African American physicians and organized medicine, 1846-1968: origins of a racial divide

JAMA. 2008 Jul 16;300(3):306-13. doi: 10.1001/jama.300.3.306. Epub 2008 Jul 10.


Like the nation as a whole, organized medicine in the United States carries a legacy of racial bias and segregation that should be understood and acknowledged. For more than 100 years, many state and local medical societies openly discriminated against black physicians, barring them from membership and from professional support and advancement. The American Medical Association was early and persistent in countenancing this racial segregation. Several key historical episodes demonstrate that many of the decisions and practices that established and maintained medical professional segregation were challenged by black and white physicians, both within and outside organized medicine. The effects of this history have been far reaching for the medical profession and, in particular, the legacy of segregation, bias, and exclusion continues to adversely affect African American physicians and the patients they serve.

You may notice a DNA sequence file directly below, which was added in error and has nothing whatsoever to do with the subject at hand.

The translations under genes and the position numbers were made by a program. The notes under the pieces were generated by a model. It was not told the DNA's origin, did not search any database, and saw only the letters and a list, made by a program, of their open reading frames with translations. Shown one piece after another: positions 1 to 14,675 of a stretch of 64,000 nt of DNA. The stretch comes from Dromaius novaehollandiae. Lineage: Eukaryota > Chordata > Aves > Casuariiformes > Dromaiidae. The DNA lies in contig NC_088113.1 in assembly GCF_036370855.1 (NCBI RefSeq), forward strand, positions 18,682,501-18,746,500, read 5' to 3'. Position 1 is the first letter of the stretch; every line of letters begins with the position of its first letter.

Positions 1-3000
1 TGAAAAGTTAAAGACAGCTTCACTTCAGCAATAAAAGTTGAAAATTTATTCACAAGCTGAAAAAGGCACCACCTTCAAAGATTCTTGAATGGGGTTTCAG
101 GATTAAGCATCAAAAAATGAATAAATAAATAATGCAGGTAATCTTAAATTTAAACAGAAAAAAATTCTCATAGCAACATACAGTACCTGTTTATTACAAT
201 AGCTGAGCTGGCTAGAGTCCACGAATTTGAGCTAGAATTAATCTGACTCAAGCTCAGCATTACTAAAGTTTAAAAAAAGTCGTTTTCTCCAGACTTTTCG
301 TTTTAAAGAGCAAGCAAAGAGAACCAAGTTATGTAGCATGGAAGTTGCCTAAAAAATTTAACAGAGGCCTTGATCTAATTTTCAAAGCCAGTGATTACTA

Publication types

  • Historical Article
  • Research Support, Non-U.S. Gov't

MeSH terms

  • African Americans / history*
  • American Medical Association / history*
  • Civil Rights / history*
  • History, 19th Century
  • History, 20th Century
  • Humans
  • Prejudice*
  • Societies, Medical / history*
  • United States